Telework is a work arrangement where an employee works from an alternate work site, or from home. Teleworking, or telecommuting, has numerous benefits for the employee, the employer and the community.

Employee Benefits
  • Improved work environment
  • Improved morale
  • Greater job satisfaction and sense of accomplishment
  • Greater responsibility and feeling of trust
  • More work/life balance
  • Less commuting time, stress and costs
Employer Benefits
  • Greater employee productivity and work quality
  • Increased ability to attract and keep valued employees
  • Improved employee morale and job satisfaction
  • Increased access to new labor markets (disabled, part-time, semi-retired)
  • Less sick leave and reduced absenteeism
  • Reduced office space and parking needs
  • Increased ability to meet air quality and transportation mandates
  • Check the numbers by doing a cost-benefit analysis (provided by JALA International)
Types of Teleworking:  Flexible Work Hours, Compressed Work Week or Flextime & Compressed Work Week
Flexible work hours can shift some travel to less congested, non-peak commute times. This means that employees are allowed some flexibility in their daily work schedules. For example, rather than all employees working 8am-4:30pm, some work 6:30am-3pm, and others 10am-6:30pm.

Compressed work week (CWW) means that employees work fewer but longer days such as four 10-hour days (4/40), or nine hour days with one day off every two weeks (9/80).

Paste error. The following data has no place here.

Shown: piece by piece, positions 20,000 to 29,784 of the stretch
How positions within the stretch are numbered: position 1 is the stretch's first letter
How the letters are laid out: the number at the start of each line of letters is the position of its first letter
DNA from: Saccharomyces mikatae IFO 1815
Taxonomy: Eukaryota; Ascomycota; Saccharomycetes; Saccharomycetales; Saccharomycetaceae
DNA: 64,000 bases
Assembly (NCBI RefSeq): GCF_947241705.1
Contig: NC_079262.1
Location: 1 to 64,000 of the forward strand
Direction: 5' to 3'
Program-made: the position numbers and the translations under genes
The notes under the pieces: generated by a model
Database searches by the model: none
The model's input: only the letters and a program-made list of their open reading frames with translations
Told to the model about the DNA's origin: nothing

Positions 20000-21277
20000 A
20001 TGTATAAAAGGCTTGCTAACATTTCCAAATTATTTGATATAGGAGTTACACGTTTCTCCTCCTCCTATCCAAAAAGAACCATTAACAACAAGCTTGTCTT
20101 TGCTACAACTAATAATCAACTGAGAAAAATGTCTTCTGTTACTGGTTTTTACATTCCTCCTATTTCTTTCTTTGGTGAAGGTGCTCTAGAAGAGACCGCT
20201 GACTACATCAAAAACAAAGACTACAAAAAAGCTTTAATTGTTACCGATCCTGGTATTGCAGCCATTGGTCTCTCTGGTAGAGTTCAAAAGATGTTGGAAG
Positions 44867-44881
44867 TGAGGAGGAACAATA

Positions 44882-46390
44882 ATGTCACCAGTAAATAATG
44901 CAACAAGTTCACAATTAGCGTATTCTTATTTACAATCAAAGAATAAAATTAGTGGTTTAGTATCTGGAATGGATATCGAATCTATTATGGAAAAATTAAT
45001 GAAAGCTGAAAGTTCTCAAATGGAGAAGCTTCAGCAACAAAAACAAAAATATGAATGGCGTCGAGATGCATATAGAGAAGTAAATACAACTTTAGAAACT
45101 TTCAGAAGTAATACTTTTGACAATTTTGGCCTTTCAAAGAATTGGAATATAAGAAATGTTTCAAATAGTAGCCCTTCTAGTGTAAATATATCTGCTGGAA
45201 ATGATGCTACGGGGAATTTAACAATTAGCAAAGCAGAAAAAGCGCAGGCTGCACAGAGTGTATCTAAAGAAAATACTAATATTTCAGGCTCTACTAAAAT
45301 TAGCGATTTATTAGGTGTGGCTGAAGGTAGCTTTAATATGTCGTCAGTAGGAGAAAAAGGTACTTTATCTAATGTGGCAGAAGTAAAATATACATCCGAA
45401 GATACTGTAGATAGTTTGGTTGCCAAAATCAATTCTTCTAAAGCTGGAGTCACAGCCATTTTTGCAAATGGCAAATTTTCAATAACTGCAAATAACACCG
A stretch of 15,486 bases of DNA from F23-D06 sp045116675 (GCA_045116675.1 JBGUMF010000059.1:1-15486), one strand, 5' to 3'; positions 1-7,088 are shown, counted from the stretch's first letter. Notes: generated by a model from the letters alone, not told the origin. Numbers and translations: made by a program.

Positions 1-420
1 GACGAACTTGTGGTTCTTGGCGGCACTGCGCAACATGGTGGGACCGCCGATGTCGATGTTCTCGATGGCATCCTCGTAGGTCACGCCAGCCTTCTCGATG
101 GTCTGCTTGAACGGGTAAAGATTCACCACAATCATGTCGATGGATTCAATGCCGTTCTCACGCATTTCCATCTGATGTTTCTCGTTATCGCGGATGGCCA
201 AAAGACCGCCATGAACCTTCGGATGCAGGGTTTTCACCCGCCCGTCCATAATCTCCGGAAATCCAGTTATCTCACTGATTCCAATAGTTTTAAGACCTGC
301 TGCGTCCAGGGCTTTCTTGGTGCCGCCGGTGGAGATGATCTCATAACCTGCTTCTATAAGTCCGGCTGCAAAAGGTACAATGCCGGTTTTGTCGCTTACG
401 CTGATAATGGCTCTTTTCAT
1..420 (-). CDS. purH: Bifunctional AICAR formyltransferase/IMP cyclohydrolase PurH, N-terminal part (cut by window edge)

Flextime and Compressed work week are usually implemented as an employee and manager option (both employees and managers must agree). They may vary from day to day or week to week, and are typically implemented as part of a Commute Trip Reduction (CTR) program.
Tips for Employers
Step 1:  Decide if telework is appropriate.
Telework is not right for every organization. Some jobs require employees to be physically onsite to perform job duties, but some jobs may be flexible in where the work is performed. It's up to the organization to decide what's best in order to meet the bottom line.  Do a cost-benefit analysis (provided by JALA International). 

Step 2:  Enroll in eWorkPlace
eWorkPlace offers free resources to help employers develop and implement a successful program, based on allowing a number of eligible workers to telework just one day a week. 
eWorkPlace also provides free consulting, training and evaluation to make the employer's program a success.
Step 3:  Set clear guidelines and policies.
Studies show that clear guidance and direction increase the chances of success for any program. Managers and supervisors are key players in the telework process and should set the parameters and define telework policies for their organizations before implementation.

Step 4:  Determine the technological needs.
Determine the level of technological support needed to allow employees to work from home (i.e. computers, printers, telephones, etc.)

Step 5.  Stay informed.
Stay informed of your teleworker's workload and status of projects by establishing a strong communication process.

Step 6.  Manage your teleworkers.
Manage teleworkers the same way you manage other employees. Telecommuters are not performing different work, they are doing the same work just in a different location.

Step 7.  Judge performance by results.
Managers should judge an employee's performance by results, not observation. Measure the employee's performance by looking at the quality and timeliness of the end product.

Step 8.  Evaluate results.
When evaluating the effectiveness of teleworking within your organization, consider whether it positively impacts these key issues: productivity, operating costs, employee morale, recruitment and retention. Also, consider how it benefits overall community concerns such as traffic flow, air pollution, and mass transit use.